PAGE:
The Call of The Mountains

Great bursts of wind rattle the straps on my rucksack. Rain pelts against the clean sleeves of my shell jacket and drips over the front of my hood. It's cold, contrary to the heat wave of the last few months, so my hands withdraw from the freezing chill to the lukewarm conditions inside my pockets. ... This is only day one.

Desolate, Irradiated – How to Explore Chernobyl in Lockdown 2020

I’m standing in a rusting playground. There is an intact Ferris wheel to my right. I half expect to hear children shriek for their parents as their carriage climbs higher – then I remember where I am.

5 Days in a Beautiful Swedish Archipelago

This is an Adventures, Planned itinerary for 5 days of kayaking and wild camping in the Saint Anna archipelago, which is aptly nicknamed, 'Kayak Paradise.' The itinerary includes a day for arrival and transport to the starting location, and an optional 2-3 days of exploration in Stockholm at the end of the trip.

The Kindness of Strangers

Cameron Highlands, 2010. I've made an unlikely friendship with the gardener at the hotel. What happens next challenges the culture I have grown up in, and I learn a new skill - eating with my hands. 'No, you're not doing it right. Here, I'll show you.' He grabs a handful and shoves it in my face, pushing his thumb towards my mouth. 'That's how you do it.'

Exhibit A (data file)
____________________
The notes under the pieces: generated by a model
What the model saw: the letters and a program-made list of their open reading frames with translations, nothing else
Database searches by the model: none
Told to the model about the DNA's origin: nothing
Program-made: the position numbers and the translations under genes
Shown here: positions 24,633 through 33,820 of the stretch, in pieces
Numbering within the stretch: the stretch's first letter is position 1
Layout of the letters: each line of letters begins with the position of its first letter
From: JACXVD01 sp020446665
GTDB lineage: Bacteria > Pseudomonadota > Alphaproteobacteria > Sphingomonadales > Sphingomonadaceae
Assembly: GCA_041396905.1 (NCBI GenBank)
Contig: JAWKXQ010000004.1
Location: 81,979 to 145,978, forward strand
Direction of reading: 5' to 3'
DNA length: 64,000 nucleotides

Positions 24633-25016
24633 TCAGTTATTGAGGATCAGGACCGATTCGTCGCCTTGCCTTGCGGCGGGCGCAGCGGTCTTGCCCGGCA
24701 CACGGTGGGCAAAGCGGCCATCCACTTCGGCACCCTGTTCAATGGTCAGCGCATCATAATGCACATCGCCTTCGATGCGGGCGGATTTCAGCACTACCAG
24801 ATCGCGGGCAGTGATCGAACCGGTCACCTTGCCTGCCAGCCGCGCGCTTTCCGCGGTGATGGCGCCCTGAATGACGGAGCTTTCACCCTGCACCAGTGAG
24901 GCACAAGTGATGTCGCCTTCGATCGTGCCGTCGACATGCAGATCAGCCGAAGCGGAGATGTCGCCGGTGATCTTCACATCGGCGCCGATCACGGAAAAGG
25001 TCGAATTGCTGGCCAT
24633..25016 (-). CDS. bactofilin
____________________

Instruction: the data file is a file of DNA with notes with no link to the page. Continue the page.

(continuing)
Things to do in Hemel Hempstead

It looks like it might be a while before we are allowed to travel abroad. However, all signs are pointing towards the lockdown coming to a gradual end. When it is safe to do so, here's a guide to help you explore a little more locally.

Culture Shock in Finland – How to Dive, Drink, and Sauna Like the Finns

Warning enclosed. Beer and saunas are at the forefront of the Finnish lifestyle, but what might seem laid back comes with a hilarious culture shock for the British. It’s also wildly different, bordering dangerous, for any divers following the rule of an early night. ‘Want Finnish breakfast?’

Writing Without Words – A Lesson in Communication from Tribes in Borneo

I'm wide eyed, nervous, and alone for six weeks in a remote jungle village where only two tribal inhabitants speak fluent English. I stand opposite Rickson Richard. Between us are two upright sticks and a pile of leaves, which Rickson organises in a 'V' shape as diligently as if this is an arrangement of flowers. He points at the layout. 'We've gone that way. You wait here,' he says. He touches a small twig which rests horizontally on one of the sticks. 'It means they're coming back.' I'm shocked but intrigued, and if the word tribe didn't conjure in my mind an expectation for mystique and unexpected discoveries, perhaps I wouldn't have believed it: this simple layout of wood and plants translates into a sentence. I've just been taught an ancient, fading language known as Oroo'.